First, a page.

By NewsDesk  @bactiman63

Tokyo city officials recorded the lowest number of COVID-19 cases in a single day in 2021 on Monday, recording 9 new cases. This is down dramatically compared to cases reported in August when more than 5,000 cases were reported in a day.

What’s behind the sharp drop? No one is quite sure. Two weeks ago, a CBC report was published asking the same questions:

Japan, unlike other places in Europe and Asia, has never had anything close to a lockdown, just a series of relatively toothless states of emergency.

Some possible factors in Japan’s success include a belated but remarkably rapid vaccination campaign, an emptying out of many nightlife areas as fears spread during the recent surge in cases, a widespread practice, well before the pandemic, of wearing masks and bad weather in late August that kept people home.

“It’s a tough question, and we have to consider the effect of the vaccinations’ progress, which is extremely big,” said Disease Control and Prevention Center director Norio Ohmagari. “At the same time, people who gather in high-risk environments, such as crowded and less-ventilated places, may have been already infected and acquired natural immunity by now.”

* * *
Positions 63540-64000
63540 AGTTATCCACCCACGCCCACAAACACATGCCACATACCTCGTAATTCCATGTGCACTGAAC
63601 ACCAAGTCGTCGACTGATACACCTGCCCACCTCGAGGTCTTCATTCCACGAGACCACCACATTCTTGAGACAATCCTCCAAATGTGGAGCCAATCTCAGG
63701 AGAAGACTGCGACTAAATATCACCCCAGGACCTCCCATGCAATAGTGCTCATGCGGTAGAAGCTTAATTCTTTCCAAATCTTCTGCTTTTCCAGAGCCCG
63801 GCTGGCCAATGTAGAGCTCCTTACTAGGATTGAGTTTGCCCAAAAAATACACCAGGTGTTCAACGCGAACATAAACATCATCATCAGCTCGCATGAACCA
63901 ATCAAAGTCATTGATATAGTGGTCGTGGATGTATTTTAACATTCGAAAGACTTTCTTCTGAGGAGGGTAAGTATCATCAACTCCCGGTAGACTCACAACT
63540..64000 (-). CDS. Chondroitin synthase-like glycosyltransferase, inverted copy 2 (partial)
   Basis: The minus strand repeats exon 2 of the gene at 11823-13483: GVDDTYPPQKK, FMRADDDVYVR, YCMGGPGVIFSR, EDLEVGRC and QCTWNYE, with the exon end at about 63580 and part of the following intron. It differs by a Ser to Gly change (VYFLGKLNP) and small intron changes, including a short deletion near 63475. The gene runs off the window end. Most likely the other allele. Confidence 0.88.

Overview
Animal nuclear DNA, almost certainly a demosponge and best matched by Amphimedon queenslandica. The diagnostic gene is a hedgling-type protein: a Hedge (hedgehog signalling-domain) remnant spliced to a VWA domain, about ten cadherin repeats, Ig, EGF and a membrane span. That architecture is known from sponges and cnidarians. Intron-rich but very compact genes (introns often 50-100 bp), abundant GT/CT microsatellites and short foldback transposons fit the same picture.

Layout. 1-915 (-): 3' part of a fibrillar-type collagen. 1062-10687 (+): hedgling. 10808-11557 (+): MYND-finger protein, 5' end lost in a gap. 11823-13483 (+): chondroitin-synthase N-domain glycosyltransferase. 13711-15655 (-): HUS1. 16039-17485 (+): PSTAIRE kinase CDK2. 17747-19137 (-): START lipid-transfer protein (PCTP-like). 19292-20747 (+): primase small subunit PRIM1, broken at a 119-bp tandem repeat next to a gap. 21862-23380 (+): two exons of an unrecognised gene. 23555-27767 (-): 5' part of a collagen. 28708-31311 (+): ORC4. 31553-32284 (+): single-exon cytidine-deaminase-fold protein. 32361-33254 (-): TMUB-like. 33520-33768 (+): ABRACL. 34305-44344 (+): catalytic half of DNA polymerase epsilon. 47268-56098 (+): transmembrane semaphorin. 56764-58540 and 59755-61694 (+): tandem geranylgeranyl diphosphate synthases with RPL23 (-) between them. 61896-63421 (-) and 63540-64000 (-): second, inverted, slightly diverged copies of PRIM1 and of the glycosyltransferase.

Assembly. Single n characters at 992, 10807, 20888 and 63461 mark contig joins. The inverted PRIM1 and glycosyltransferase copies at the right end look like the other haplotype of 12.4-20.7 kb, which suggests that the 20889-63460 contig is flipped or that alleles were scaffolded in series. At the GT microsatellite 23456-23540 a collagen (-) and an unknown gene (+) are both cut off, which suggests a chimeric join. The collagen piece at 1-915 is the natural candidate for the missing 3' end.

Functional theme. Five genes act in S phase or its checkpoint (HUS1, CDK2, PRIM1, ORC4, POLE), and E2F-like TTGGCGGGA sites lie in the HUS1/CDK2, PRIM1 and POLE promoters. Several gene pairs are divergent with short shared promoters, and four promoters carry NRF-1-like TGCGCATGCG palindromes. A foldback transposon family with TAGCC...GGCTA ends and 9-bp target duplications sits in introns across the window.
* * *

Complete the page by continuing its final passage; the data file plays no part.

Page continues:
In the first week of October, Tokyo averaged 154.3 new infections per day. The figure dropped to 77.1 in the second week, 35.4 in the third and fell further to 25.7 in the fourth week. The capital recorded 2,176 total COVID-19 cases in October for an average of 70.2 cases per day, a steep drop-off from September’s 31,842 total cases (an average of 1,061.4 per day) and the 125,606 infections (an average of 4,051.8 per day) tallied in August.

By Oct. 31, 3,147 people had died of COVID-19 in Tokyo since the pandemic began in Japan in the spring of 2020.